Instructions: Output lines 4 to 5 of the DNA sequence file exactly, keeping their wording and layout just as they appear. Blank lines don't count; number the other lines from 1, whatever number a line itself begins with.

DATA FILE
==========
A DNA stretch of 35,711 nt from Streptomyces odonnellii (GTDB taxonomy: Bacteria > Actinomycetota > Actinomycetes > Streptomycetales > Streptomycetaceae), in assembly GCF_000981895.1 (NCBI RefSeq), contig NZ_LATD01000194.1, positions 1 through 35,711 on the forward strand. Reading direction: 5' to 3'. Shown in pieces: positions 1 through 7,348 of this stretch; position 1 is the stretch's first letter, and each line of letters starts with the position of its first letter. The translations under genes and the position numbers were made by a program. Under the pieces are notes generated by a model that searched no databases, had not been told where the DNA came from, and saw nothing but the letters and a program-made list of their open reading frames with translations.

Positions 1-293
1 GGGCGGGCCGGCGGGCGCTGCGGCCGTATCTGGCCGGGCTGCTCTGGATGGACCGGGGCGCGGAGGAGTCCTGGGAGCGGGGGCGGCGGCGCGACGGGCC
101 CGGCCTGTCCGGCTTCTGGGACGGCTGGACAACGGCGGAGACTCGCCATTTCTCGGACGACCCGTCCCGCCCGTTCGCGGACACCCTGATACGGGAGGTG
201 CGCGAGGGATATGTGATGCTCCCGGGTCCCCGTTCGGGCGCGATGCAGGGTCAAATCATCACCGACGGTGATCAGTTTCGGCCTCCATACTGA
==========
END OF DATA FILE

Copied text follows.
101 CGGCCTGTCCGGCTTCTGGGACGGCTGGACAACGGCGGAGACTCGCCATTTCTCGGACGACCCGTCCCGCCCGTTCGCGGACACCCTGATACGGGAGGTG
201 CGCGAGGGATATGTGATGCTCCCGGGTCCCCGTTCGGGCGCGATGCAGGGTCAAATCATCACCGACGGTGATCAGTTTCGGCCTCCATACTGA